Testing capacity has been a major obstacle in the battle against Covid-19. Scarce capacity has led to the rationing of testing and to overloaded testing resources. Even today, it is not unusual to hear of 7 day waits for the results of a test that can be run in several hours. Such data suggests a process which is over 98% queue time, a clear symptom of overloads. This is a big problem.
The Solution Already Exists
Fortunately, there is an approach known as sample pooling that has the potential to increase testing capacity by at least an order of magnitude. And, it is already in use today. It was mentioned in a New York Times article of April 4, 2020 that discussed the unusual effectiveness of Germany’s Covid response. It stated:
“Medical staff, at particular risk of contracting and spreading the virus are regularly tested. To streamline the procedure, some hospitals have started doing block tests, using the swabs of 10 employees, and following up with individual tests only if there is a positive result.”
On April 6, 2020, the JAMA website published a letter entitled “Sample Pooling as a Strategy to Detect Community Transmission of SARS-CoV-2. (2). It examined the effectiveness of processing 2888 specimens in 292 pooled samples. Both of these articles demonstrated the potential to improve existing capacity by close to 10x with sample pooling approaches.
What is Sample Pooling?
Sample pooling combines individual specimens into a pool or block. If a pool of ten specimens tests negative, this establishes that all ten specimens are negative using a single test. Only if the pool tests positive, is it necessary to allocate scarce capacity to individual tests. This approach exploits the high sensitivity of PCR tests. In fact, the CDC mentions sample pooling in its publications, but only as a strategy to lower testing cost, stating:
Available evidence indicates that pooling might be a cost-effective alternative to testing individual specimens with minimal if any loss of sensitivity or specificity. (3)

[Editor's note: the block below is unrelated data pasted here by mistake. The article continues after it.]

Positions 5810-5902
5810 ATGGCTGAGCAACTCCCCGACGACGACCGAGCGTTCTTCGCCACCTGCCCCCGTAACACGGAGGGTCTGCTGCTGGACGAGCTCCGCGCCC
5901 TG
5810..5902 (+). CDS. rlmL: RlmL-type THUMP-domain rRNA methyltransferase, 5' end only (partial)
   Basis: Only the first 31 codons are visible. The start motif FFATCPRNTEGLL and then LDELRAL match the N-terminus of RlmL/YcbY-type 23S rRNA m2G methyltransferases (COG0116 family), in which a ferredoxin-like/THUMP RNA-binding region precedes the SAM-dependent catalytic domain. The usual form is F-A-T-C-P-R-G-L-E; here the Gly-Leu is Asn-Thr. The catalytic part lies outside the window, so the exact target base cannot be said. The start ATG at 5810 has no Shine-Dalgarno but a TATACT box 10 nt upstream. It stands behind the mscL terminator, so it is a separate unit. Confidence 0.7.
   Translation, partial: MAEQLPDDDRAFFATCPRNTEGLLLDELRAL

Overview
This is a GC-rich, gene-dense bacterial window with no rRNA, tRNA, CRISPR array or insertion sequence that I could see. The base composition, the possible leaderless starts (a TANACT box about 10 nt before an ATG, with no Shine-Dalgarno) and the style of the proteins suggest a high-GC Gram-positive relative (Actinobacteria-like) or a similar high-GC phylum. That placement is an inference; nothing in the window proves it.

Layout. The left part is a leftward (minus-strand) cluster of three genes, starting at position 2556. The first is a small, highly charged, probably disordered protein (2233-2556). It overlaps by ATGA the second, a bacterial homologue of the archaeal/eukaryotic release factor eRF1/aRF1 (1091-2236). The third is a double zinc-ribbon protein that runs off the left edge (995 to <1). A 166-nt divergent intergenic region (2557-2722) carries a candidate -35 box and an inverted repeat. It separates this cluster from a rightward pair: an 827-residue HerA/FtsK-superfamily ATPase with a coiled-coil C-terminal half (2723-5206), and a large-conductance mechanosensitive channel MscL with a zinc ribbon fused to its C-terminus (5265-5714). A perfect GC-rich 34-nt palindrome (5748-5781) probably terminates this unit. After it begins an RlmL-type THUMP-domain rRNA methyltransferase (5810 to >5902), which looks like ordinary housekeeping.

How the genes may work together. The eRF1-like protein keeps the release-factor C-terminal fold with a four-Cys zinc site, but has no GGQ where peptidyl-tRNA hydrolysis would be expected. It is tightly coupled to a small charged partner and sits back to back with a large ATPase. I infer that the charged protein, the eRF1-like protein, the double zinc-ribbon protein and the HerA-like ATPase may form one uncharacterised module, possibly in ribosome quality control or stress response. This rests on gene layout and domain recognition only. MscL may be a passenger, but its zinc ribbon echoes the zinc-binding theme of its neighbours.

Sample pooling is particularly valuable in the early stages of an epidemic for two reasons. First, disease prevalence is still low, which means that a high percentage of pooled samples will test negative, making pooling highly efficient. Second, the early stages of an epidemic typically face the greatest capacity limitations, so improvements in capacity produce disproportionate benefits in finding and stopping disease propagation.
Sample Pooling and Information Theory
Interestingly, the mechanism of action behind sample pooling has strong parallels with ideas that have been exploited in software engineering for decades, ideas that might aid the use of this technique in medicine. In this article, I’d like to explore some insights from the engineering world that might be useful to the world of medicine.
The problem of finding infected patients in a large population, is similar to the problem of finding an individual item in a large pool of data. In software engineering, one approach for doing this is known as the binary search algorithm. For example, let’s say we want to find the number 12,345 in a sorted list of numbers. We would split the list in half and ask if the number was in the lower half or the upper half. We would then repeat this step on progressively smaller subsets until be found the answer. How much does this improve efficiency? For a list of 1,000,000 numbers a binary search can find the number with 20 probes rather the average of 500,000 probes required to search the same file sequentially. This difference has caught the attention of software engineers.